Days of Future, Passed

Mike Lawson • Perspective • December 5, 2019

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We are now officially entering the second decade of the twenty-first century. That is a little mind-blowing, but it is the decade, which toward its end, will find me turning 60.

Let’s not rush that yet – I just hit 51, and that’s good for now. One thing on the list that will not be clear in 2020 will be my vision. I’ve got old man trifocals now, even after having LASIK in 2003. All things must pass, they say.

Looking back, it is odd to have grown up in an era of decades when we looked forward to the year 2000 bringing us huge space stations and flying cars, talking intelligent computers, robot maids, and video phones. When futuristic things were called “space age” and we actually thought the Carousel of Progress ride at Disney World had some magical insight in the future. Well, at least we got the video phones, but does anybody enjoy using them like it was projected we would?

We no doubt have a lot of new technology that ostensibly makes life better, especially if you’re a musician. As I type this, I am listening to mixes of songs I’ve composed, all done “in the box” with the only real outboard gear being the audio interface that let me connect mics  and guitars. I’m listening to real strings, horns, bagpipes, and a host of other instruments played by real people, from literally around the world, who were able to take part in my personal creative process through today’s tech. So yeah, I don’t have a robot maid, or a flying car that folds into a briefcase, but life is pretty good as a guitar player, songwriter, performer, vocalist, composer, and editor writing about these things.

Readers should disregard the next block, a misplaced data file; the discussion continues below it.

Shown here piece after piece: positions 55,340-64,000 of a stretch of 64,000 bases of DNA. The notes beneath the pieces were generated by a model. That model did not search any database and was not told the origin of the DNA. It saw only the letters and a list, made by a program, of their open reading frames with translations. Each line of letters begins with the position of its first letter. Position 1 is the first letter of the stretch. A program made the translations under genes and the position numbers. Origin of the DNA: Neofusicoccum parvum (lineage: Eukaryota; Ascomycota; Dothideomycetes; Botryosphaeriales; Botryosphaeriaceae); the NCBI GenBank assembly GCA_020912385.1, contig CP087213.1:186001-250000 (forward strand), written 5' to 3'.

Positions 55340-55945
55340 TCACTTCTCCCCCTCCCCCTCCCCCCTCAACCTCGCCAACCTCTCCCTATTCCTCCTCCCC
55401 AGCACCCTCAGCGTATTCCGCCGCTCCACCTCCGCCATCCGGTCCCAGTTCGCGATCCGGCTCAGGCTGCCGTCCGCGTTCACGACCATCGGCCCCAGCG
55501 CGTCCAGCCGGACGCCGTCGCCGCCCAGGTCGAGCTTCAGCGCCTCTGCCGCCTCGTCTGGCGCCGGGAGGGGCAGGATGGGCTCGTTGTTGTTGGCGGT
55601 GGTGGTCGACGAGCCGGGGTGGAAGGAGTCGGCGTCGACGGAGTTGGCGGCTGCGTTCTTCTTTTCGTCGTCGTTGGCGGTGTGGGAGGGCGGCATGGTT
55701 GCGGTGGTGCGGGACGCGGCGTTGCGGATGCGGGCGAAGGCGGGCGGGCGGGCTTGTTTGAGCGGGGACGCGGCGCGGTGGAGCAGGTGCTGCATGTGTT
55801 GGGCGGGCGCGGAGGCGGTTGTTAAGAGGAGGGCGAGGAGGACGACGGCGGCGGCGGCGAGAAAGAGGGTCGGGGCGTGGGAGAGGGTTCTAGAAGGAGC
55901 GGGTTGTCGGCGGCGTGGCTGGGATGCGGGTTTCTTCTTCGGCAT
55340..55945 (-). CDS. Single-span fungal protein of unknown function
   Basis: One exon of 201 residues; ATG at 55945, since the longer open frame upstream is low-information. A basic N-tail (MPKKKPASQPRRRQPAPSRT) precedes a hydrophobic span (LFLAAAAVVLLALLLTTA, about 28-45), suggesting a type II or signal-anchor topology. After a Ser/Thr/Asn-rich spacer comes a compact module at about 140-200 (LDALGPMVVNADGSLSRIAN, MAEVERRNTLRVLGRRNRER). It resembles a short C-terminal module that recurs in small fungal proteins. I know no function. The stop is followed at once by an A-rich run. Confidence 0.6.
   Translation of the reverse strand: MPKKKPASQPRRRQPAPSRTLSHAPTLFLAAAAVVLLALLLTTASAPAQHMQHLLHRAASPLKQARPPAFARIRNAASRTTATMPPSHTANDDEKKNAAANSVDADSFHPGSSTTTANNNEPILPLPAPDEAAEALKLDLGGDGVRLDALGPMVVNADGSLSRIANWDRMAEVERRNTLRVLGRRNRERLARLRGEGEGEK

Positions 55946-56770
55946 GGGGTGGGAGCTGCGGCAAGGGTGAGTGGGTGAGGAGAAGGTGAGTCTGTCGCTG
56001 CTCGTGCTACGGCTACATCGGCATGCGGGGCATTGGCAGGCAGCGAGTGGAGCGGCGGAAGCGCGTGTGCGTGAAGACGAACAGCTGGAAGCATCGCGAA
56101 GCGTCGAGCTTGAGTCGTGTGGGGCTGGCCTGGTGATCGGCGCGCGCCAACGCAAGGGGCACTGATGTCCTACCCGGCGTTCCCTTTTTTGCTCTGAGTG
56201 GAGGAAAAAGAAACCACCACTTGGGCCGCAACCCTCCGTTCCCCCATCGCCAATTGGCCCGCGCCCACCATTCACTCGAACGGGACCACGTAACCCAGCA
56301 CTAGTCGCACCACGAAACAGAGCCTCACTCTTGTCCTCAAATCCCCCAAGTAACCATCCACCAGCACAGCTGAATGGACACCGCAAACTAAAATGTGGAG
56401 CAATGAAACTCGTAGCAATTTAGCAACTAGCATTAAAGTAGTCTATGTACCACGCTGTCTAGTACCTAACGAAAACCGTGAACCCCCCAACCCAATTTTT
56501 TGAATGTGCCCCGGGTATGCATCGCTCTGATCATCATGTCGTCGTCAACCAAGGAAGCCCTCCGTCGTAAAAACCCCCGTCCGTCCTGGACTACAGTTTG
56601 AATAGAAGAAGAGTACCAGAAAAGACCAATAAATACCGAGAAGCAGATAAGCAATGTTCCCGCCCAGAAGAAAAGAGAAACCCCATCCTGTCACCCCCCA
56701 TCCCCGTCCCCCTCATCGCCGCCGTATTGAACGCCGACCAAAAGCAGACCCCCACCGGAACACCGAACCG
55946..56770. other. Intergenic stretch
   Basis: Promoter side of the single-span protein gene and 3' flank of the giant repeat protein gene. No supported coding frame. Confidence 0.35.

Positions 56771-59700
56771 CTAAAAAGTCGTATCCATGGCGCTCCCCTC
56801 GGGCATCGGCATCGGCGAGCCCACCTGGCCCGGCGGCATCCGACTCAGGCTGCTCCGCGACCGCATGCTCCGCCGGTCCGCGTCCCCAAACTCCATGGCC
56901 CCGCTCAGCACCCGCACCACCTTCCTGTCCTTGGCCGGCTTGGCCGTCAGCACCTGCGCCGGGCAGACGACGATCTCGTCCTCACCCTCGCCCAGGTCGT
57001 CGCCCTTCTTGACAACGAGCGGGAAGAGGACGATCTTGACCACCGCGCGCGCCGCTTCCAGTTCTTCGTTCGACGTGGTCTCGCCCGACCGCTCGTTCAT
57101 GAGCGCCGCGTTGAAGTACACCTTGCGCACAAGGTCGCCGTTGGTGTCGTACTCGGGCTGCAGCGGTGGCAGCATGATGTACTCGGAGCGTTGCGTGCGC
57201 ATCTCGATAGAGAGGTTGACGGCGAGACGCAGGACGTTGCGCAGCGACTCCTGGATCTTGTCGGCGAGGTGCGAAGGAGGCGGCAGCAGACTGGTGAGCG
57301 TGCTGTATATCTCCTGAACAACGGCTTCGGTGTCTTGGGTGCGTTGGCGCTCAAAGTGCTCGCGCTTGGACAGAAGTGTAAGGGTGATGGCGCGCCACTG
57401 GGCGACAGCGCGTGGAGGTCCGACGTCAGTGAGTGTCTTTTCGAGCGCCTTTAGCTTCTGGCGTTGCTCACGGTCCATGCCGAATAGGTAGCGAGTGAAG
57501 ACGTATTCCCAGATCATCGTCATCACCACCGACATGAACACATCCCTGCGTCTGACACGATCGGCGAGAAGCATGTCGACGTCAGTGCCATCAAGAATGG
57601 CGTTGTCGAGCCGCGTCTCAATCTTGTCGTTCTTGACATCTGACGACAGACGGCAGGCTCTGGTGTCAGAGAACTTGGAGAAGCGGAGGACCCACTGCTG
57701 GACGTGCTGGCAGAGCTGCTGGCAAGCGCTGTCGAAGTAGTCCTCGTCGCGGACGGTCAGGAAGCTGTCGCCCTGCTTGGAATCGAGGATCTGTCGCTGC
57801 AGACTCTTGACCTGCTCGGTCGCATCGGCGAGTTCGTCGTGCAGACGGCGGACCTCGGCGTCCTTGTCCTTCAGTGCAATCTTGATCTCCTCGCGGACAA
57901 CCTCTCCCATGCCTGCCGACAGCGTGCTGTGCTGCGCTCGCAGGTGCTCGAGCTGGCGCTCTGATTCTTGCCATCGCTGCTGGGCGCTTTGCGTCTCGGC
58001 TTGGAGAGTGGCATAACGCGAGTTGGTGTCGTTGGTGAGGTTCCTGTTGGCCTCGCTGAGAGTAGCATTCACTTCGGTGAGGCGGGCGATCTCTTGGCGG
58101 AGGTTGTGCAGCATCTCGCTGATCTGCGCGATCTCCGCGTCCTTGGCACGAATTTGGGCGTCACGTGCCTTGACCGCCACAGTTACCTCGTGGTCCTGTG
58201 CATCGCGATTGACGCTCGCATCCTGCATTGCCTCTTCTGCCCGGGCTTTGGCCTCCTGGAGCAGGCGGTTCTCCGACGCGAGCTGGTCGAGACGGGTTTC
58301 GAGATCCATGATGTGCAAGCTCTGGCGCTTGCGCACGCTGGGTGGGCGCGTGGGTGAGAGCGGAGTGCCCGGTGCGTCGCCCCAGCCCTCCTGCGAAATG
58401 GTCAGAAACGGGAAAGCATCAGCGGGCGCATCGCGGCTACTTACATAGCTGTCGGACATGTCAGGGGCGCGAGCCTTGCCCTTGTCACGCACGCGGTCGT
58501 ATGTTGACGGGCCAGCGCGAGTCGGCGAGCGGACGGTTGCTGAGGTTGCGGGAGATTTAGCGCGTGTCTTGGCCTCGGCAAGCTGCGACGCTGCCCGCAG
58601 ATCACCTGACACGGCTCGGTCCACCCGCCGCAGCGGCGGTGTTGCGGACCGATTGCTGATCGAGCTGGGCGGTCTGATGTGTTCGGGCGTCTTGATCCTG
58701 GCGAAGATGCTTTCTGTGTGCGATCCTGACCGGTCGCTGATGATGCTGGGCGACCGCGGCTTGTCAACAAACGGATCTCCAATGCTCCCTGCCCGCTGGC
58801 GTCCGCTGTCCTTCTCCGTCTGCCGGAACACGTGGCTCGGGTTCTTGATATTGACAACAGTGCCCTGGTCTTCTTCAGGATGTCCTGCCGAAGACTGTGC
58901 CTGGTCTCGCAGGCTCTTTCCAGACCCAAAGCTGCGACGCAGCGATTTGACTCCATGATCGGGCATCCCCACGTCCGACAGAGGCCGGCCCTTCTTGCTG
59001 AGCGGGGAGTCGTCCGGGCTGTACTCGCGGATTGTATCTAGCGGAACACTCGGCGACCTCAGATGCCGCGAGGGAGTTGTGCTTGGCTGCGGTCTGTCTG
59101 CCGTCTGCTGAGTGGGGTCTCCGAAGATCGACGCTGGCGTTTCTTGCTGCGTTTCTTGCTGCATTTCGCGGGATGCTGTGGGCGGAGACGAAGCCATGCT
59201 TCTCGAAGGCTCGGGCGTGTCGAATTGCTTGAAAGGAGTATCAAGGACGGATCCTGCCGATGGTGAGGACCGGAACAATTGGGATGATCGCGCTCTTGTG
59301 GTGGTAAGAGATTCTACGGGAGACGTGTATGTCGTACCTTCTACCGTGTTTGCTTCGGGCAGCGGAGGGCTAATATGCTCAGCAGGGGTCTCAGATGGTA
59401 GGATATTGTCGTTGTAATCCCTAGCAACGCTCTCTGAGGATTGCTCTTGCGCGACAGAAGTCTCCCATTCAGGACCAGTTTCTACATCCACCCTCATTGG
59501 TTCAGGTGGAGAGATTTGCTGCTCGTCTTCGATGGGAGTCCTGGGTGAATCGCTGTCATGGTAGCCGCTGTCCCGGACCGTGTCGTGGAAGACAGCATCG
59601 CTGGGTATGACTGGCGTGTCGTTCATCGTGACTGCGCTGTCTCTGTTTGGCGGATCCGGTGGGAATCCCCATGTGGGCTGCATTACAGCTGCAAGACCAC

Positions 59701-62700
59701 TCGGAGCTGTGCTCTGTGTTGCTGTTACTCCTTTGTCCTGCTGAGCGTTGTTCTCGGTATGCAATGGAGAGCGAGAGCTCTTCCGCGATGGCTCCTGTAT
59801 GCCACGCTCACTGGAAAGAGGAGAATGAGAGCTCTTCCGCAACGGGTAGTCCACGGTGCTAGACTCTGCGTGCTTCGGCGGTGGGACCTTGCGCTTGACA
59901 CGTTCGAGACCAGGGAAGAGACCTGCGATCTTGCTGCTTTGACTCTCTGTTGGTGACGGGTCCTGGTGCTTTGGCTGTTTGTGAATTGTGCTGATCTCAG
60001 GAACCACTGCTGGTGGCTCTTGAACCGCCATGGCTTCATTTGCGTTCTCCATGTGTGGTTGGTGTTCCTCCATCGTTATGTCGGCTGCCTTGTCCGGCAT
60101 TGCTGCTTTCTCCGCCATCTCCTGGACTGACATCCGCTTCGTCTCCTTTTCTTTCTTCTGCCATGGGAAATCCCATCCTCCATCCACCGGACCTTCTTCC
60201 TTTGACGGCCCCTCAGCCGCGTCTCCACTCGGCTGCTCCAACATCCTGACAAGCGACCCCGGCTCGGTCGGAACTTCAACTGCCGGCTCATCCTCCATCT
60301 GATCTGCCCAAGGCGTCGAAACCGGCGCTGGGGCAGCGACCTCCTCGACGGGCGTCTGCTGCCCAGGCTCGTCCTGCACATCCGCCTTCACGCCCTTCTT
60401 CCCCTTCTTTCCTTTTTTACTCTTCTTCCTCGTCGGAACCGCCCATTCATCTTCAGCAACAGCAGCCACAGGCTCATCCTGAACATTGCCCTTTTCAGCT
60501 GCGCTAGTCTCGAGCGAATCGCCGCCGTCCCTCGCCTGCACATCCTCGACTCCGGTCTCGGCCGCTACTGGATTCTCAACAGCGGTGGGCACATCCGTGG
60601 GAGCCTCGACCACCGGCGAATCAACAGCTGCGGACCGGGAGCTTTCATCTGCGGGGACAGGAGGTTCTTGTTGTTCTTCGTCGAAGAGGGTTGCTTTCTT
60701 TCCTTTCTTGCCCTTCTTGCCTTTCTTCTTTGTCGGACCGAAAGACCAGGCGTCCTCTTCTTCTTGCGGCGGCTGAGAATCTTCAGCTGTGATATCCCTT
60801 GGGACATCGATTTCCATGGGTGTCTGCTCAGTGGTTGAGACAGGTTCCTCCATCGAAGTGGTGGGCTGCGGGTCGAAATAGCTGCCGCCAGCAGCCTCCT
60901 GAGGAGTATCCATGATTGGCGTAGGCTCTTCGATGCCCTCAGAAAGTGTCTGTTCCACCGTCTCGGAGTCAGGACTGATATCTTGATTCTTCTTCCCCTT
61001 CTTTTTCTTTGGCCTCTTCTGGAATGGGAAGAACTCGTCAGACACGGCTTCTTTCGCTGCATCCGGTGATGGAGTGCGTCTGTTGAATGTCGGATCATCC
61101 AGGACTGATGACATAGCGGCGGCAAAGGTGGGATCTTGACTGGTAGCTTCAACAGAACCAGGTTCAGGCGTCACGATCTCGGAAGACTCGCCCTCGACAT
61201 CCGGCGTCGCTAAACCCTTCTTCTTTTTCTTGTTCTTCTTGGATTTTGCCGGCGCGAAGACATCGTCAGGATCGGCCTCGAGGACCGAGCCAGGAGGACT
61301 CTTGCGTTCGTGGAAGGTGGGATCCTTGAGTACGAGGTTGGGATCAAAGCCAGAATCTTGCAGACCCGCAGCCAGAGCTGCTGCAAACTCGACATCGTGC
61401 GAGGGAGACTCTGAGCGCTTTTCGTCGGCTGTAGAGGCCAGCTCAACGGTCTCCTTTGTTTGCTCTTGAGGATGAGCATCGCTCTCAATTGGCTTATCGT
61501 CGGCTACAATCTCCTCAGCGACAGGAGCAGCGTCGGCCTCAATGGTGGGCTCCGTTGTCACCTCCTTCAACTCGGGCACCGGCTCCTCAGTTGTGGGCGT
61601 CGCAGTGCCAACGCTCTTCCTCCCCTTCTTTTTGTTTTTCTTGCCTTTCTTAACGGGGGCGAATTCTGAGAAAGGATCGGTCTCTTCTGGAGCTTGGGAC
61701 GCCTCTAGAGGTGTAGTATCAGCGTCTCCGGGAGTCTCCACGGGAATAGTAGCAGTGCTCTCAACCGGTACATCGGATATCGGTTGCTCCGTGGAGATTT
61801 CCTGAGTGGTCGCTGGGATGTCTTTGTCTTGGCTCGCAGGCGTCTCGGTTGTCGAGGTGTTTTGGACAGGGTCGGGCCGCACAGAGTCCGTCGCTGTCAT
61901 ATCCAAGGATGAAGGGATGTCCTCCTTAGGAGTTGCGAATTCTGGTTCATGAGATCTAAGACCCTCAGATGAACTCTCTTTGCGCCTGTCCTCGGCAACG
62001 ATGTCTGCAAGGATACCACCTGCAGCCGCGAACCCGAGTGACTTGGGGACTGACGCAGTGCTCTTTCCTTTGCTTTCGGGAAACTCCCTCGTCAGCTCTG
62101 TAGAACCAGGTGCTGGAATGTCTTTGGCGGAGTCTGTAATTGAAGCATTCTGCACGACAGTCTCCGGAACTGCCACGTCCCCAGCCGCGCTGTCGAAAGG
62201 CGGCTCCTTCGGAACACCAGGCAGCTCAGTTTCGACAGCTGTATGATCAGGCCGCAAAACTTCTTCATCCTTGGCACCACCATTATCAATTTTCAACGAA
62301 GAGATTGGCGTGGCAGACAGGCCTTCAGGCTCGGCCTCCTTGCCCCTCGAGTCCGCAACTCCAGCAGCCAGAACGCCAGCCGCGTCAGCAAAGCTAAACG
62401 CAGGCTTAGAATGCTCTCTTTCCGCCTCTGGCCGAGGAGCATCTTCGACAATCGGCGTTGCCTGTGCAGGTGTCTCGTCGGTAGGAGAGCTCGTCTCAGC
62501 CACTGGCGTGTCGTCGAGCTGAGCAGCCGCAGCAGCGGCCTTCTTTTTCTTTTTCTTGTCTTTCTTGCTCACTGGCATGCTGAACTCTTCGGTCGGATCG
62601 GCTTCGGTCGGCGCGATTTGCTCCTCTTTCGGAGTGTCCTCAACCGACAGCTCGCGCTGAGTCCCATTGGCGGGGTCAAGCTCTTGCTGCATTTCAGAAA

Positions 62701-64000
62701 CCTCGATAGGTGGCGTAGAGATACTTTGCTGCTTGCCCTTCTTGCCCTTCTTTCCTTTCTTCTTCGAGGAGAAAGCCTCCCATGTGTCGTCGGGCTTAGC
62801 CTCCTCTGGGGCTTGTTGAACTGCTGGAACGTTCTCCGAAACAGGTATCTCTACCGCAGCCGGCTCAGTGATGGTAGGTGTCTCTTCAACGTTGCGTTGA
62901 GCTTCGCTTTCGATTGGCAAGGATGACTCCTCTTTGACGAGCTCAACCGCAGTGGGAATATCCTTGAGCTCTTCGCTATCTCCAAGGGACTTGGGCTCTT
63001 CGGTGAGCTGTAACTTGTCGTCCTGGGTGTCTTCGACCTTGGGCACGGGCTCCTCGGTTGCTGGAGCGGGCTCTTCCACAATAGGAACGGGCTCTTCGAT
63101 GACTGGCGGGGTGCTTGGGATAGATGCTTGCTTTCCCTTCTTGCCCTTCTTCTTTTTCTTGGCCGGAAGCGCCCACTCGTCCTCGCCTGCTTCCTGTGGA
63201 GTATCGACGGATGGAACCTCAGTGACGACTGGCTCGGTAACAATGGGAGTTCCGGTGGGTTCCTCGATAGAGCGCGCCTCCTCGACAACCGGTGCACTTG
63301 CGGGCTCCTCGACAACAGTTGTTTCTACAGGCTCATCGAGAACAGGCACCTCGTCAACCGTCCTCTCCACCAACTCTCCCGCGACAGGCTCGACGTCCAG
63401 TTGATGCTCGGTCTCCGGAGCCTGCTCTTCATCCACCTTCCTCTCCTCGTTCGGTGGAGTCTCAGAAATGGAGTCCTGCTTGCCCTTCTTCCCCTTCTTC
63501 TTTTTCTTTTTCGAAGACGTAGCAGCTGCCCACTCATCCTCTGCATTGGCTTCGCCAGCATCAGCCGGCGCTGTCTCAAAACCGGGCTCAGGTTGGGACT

And if it is good for me as a grown man still making music and writing about it, it is an even better era for students learning to make music in your instrumental programs. Music technology when I was in high school jazz band in the early 1980s was a Cohn Strobe Tuner, maybe a Shure Vocal Master PA system.  We didn’t even really have XLR low impedance microphones, small mixers for bands still came with quarter inch tip/ring mono cables. Grounded electrical plugs? What’s that? Even if a new device had three prongs, we often had to use a ground lift adapter because the outlet was two-prong and ungrounded.

I learned as a teen to touch the strings of my guitar to the microphone before singing to see if they welded to the windscreen, lest I see and feel the dreaded blue arc of death between my lips and the mic in my peripheral vision.

Grounded power outlets are the norm (ok, I hope they are) for schools now. Technology to aid in teaching music has advanced leaps and bounds during the past decade from iPads to spectacular cloud-based teaching environments like MusicFirst, online record apps like Soundtrap, computers with solid-state drives, and multi-threaded computer processors that make composing and recording not only easier and faster, but also less likely to be destroyed by a wayward hard disk failure. So much change, so little time.

So, we close two decades of a new century, expect another new decade of leaps and bounds forward in tools that help you teach your students to be musicians, and tools that let me still be an old guy making music. But don’t expect a robot maid or flying car. It ain’t gonna happen.

Happy holidays, and Happy New Year!

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